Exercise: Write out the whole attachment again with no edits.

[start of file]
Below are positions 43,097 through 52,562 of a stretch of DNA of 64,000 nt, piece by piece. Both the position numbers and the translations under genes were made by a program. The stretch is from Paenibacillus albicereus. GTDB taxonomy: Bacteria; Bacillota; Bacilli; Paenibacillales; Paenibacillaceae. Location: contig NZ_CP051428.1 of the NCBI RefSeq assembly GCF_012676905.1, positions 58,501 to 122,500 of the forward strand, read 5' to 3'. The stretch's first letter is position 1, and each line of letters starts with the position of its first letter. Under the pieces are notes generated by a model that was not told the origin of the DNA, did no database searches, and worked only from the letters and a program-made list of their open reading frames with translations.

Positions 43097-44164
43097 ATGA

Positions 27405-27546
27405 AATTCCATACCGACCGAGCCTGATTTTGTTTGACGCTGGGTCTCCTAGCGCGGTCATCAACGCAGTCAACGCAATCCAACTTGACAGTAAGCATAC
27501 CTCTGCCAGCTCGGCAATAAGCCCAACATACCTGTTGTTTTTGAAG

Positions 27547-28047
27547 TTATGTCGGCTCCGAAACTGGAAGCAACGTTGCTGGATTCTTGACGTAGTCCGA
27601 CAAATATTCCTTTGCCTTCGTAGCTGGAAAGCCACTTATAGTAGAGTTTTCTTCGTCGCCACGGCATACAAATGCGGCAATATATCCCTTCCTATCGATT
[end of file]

Below are positions 43,097 through 52,562 of a stretch of DNA of 64,000 nt, piece by piece. Both the position numbers and the translations under genes were made by a program. The stretch is from Paenibacillus albicereus. GTDB taxonomy: Bacteria; Bacillota; Bacilli; Paenibacillales; Paenibacillaceae. Location: contig NZ_CP051428.1 of the NCBI RefSeq assembly GCF_012676905.1, positions 58,501 to 122,500 of the forward strand, read 5' to 3'. The stretch's first letter is position 1, and each line of letters starts with the position of its first letter. Under the pieces are notes generated by a model that was not told the origin of the DNA, did no database searches, and worked only from the letters and a program-made list of their open reading frames with translations.

Positions 43097-44164
43097 ATGA

Positions 27405-27546
27405 AATTCCATACCGACCGAGCCTGATTTTGTTTGACGCTGGGTCTCCTAGCGCGGTCATCAACGCAGTCAACGCAATCCAACTTGACAGTAAGCATAC
27501 CTCTGCCAGCTCGGCAATAAGCCCAACATACCTGTTGTTTTTGAAG

Positions 27547-28047
27547 TTATGTCGGCTCCGAAACTGGAAGCAACGTTGCTGGATTCTTGACGTAGTCCGA
27601 CAAATATTCCTTTGCCTTCGTAGCTGGAAAGCCACTTATAGTAGAGTTTTCTTCGTCGCCACGGCATACAAATGCGGCAATATATCCCTTCCTATCGATT